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22 Signs You're a Region Rat

Close enough to Chicago to claim it yet still maintain our own identity
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You can take someone out of the Region, but you can't take the Region out of someone. In a mysterious way, it always seems to bring you back. You have to admit to having pride a little bit of pride relating to at least one of these instances.

1. Being called a "rat" is a compliment, not an insult.

2. You're not even phased when a camel's walking down the middle of the street.


(The language may be a bit much, but what else would you expect from the Region?)

3. You never called Southlake "Westfield" when it changed ownerships. TG it's Southlake, again.

4. There's no better greeting than the sweet smell of the BP oil refineries in Whiting or the steel mills in Gary.

5. You call the expressways by their number, not their name.


"Which is better to avoid Chicago traffic, 80/94 or 90?"

6. Also, yes it is "expressway." It's not "freeway" or "highway." Don't bother arguing.

7. You see more Illinois license plates at gas stations, liquor stores, and cigarette places in the Region than actually in Illinois.

8. It's a sin if you haven't been to Pierogi Fest in a while. It's a greater sin if you've never been to Pierogi Fest.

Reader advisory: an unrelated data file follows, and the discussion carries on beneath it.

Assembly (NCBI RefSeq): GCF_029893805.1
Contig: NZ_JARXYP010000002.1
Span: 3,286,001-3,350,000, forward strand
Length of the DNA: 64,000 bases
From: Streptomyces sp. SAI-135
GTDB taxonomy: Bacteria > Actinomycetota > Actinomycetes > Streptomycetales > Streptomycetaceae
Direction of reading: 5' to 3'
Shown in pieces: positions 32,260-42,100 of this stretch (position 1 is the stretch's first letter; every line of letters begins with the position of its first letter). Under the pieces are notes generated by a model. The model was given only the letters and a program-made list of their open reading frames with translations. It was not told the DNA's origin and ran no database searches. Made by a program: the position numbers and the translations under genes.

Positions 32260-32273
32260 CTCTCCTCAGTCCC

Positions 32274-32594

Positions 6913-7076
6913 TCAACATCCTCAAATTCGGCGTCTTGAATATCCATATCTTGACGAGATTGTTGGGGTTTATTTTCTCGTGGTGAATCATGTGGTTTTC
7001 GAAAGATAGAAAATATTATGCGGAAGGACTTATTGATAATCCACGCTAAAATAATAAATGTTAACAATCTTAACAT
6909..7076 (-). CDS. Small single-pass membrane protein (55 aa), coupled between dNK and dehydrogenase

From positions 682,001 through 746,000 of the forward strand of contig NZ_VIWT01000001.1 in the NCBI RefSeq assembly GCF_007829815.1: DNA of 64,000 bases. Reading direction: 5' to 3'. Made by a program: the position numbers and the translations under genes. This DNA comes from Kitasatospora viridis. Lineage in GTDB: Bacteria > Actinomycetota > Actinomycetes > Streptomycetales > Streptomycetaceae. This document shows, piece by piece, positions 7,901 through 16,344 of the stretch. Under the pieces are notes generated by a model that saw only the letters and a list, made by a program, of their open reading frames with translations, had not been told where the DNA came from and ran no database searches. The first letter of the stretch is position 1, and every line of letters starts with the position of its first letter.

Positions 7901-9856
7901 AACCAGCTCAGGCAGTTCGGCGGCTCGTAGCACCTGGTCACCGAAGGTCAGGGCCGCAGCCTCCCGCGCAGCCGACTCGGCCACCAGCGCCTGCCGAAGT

How can you live with yourself turning down the opportunity to hang out with Mr. Pierogi, Miss Paczki, and the Babushka Brigade?!

9. Pretty much anywhere south of Highland (aka Munster, Schererville, St. John, Dyer, etc.) is considered very fancy.

10. Whenever introducing yourself to new people, you say you're from Chicago just so you can avoid "wait, where is *insert Region city/town* again?"

11. People telling you that you have a Chicago accent and Chicagoans vehemently disagreeing with them.

12. Getting a grimacing look from people when you say your hometown isn't that far from Gary.

13. Lake Central should be its own town with how many kids go there. Seriously.

14. You know how Lincoln's and Miner Dunn are underrated gold mines when it comes to good food.

15. You ride or die with Chicago sports — Bulls, Hawks, Cubs, Sox. If not, you may be ostracized (you probably will).


Even staying loyal to Da Bears because 1985 will always be da best. (There's still a sliver of hope).

16. St. Thomas More and/or SJE always dominated the CYO Christmas tournament during basketball season. Actually, they pretty much dominated in any sport.

17. No other area has anything on our alcohol tolerance. Not a thing.

18. Getting our sources of information from NWI Gazette instead of NWI Times.

19. Following @RegionRatRants never fails to make you laugh, then cry with its accuracy.


One minute it's hilarious for how true it is, the next it's shame for how true it is.

20. By the time the Cline exit off of Calumet gets fixed, hell would have frozen over and it'll be the 12th of never.

21. Your heart breaks a little bit every time Munster Donut is closed because someone drove into it. Again.